The episode finds this ragtag group venturing into the Bad Place in order to reach the Judge, an impartial interdimensional being who can hear their case and offer passage to the real Good Place. The title nods to the personas that Tahani, Eleanor, Jason, and Chidi adopt in order to navigate demonic territory without arousing suspicion. “Rhonda, Diane, Jake, and Trent” is divine. The dialogue thrills and reveals fresh layers in the emotional landscape of the characters. The pacing crackles. The production design delights. The world-building gains new dimensions. And the actors lean into the more arch characteristics of their roles — Chidi’s nervous indecision, Jason’s good-natured idiocy, and Tahani’s ego — without tipping into self parody. It’s deliriously joyful to watch. But what’s made me revisit the episode more than any other is how these flourishes build to an emotional crescendo when Michael seemingly sacrifices himself to ensure Eleanor makes it to the Judge. Here is the greatest strength of The Good Place’s ensemble: It crystallizes a surprising soulfulness as it meditates on the human desire for community that undergirds all sitcoms.
Television is currently brimming with a host of unique, astounding ensembles: Jane the Virgin’s tight-knit family within a meta-telenovela framework; Crazy Ex-Girlfriend’s workplace compatriots performing ornate musical numbers, while never losing sight of the poignant consideration of mental health at its core; and Bob’s Burgers’ sweet-natured take on a dedicated family running a restaurant between outlandish escapades. But The Good Place stands out for its meditation on loneliness and need for community, which is nestled into the show’s philosophical musings. Even with the myriad obstacles in their way, Eleanor, Chidi, Jason, and Tahani are drawn to each other with the certainty of gravity itself. As James Poniewozik wrote in the New York Times, “The most refreshing thing about The Good Place, in an era of artistic bleakness, is its optimism about human nature. It’s made humane and sidesplittingly entertaining television out of the notion that people — and even the occasional immortal demon — are redeemable.” That the series’ very premise and outlook argues for the necessity of interpersonal bonds and beauty of human nature grants its ensemble a dimension that feels unique.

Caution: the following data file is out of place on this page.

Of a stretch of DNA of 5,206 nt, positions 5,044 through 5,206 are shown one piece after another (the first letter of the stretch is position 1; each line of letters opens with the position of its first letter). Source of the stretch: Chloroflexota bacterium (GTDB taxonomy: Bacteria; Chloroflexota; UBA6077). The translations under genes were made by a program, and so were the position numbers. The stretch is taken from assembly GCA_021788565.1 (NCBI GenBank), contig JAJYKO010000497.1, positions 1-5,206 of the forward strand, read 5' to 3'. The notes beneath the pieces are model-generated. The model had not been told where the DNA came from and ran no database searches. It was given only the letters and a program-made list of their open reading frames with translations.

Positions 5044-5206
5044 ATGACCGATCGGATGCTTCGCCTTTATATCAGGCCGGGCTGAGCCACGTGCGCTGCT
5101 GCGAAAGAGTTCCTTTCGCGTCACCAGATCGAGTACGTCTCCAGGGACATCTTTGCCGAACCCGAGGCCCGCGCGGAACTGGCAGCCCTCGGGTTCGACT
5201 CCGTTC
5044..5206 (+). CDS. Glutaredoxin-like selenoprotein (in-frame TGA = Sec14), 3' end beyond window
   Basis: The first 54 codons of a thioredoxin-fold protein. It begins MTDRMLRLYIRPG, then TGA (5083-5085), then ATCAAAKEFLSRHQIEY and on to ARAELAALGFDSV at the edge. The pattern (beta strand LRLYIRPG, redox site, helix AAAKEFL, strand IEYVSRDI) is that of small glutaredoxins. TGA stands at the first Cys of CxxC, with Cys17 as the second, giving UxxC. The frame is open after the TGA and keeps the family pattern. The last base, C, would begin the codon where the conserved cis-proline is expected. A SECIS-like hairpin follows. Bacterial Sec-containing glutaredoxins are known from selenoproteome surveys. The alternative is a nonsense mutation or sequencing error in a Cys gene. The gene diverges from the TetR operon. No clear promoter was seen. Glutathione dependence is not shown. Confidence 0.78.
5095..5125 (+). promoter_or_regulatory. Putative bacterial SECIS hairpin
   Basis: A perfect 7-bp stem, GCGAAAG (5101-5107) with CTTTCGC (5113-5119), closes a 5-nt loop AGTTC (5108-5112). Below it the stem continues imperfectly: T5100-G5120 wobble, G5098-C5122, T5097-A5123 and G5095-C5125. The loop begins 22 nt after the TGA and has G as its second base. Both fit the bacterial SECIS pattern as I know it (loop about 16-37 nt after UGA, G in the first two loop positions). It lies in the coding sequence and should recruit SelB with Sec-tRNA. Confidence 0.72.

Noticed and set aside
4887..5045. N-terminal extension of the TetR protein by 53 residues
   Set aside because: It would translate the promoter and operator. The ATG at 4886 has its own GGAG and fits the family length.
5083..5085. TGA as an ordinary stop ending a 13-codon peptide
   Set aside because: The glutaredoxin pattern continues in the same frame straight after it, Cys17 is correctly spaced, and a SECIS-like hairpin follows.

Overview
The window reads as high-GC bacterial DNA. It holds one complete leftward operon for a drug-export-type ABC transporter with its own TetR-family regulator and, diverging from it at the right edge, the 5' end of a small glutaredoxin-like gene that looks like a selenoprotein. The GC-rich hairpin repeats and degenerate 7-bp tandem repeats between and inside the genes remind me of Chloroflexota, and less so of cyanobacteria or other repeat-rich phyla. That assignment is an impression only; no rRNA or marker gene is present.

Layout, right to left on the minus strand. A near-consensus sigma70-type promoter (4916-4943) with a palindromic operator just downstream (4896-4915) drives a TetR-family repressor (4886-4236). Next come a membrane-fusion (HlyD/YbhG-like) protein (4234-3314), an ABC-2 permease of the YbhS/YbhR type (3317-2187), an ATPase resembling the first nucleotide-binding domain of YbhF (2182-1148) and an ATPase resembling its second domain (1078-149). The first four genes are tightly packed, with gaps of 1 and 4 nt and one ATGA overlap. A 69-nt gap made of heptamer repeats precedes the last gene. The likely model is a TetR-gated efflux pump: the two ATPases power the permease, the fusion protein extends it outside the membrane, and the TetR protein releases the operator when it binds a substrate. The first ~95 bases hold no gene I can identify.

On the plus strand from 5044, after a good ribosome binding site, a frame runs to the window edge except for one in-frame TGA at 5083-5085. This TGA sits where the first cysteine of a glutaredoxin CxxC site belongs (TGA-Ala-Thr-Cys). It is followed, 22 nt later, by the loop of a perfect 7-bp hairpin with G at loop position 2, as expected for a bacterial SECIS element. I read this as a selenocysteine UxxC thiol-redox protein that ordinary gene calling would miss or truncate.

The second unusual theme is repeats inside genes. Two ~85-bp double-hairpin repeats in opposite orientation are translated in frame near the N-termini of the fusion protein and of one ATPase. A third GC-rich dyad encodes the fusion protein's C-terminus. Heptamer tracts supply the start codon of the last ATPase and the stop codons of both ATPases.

Isn’t that what drives sitcoms? The form, traditionally, is based on a sense of familiarity rather than the purposeful chaos that fuels The Good Place. Sitcoms are rooted in workplaces, classrooms, beloved bars, and ramshackle restaurants. They return to locations, characters, and structures with a practiced ease driven by familiarity rather than invention. In destabilizing the typical traits of the sitcom, The Good Place exemplifies the desire to be seen, to be loved, and the dizzying loneliness that comes when that’s out of reach. It argues for community better than any sitcom in recent memory. On the show, friendship isn’t just a common human need, but a matter that can determine the fate of your eternal soul within its universe. The Good Place’s attention to loneliness is often most apparent in quiet moments and in the back half of episodes. Watch as Eleanor’s face crumples when Chidi muses aloud about his hope that the real Good Place has soul mates. Notice Michael’s pained expression as he ensures Eleanor’s journey to the Judge while putting his own fate into question; he’s both wistful and touched by regret over the only real friendships he’s ever known falling out of reach.
The penultimate episode of the second season isn’t as bracing and spunky as its predecessors. But there is a moment nestled in its story that shows the care put into its ensemble. “The Burrito” depicts the team’s failed meeting with the Judge, played by Maya Rudolph. Chidi, Eleanor, Tahani, and Jason are each tested in ridiculous yet strangely poignant ways in order to determine whether they merit entry into the Good Place. Tahani is challenged to walk down a hall, bypassing rooms in which people she knows are gossiping about her, and enter into the red door at its end. Jason must play against his beloved Jacksonville Jaguars in a round of Madden. Eleanor and Chidi are told by the Judge that they are both going to the Good Place, but their comrades won’t make it. Should they reconsider the plan to be judged together to save themselves? Eleanor realizes that this is her test: The Chidi she’s been talking to isn’t the real Chidi. (The real Chidi’s test is merely to choose a hat, any hat, between two options.) When they all sit in front of the Judge after their tests, Eleanor cuts her off before the revelation that she’s the only one who passed. It’s a moment that’s both stirring and hilariously odd. This brief moment highlights that The Good Place’s ensemble isn’t just artfully crafted and spectacularly acted, but bolstered by the trait that encapsulates what draws us to sitcoms in the first place: a warmth that reminds us of the tenderness we hold for those we love.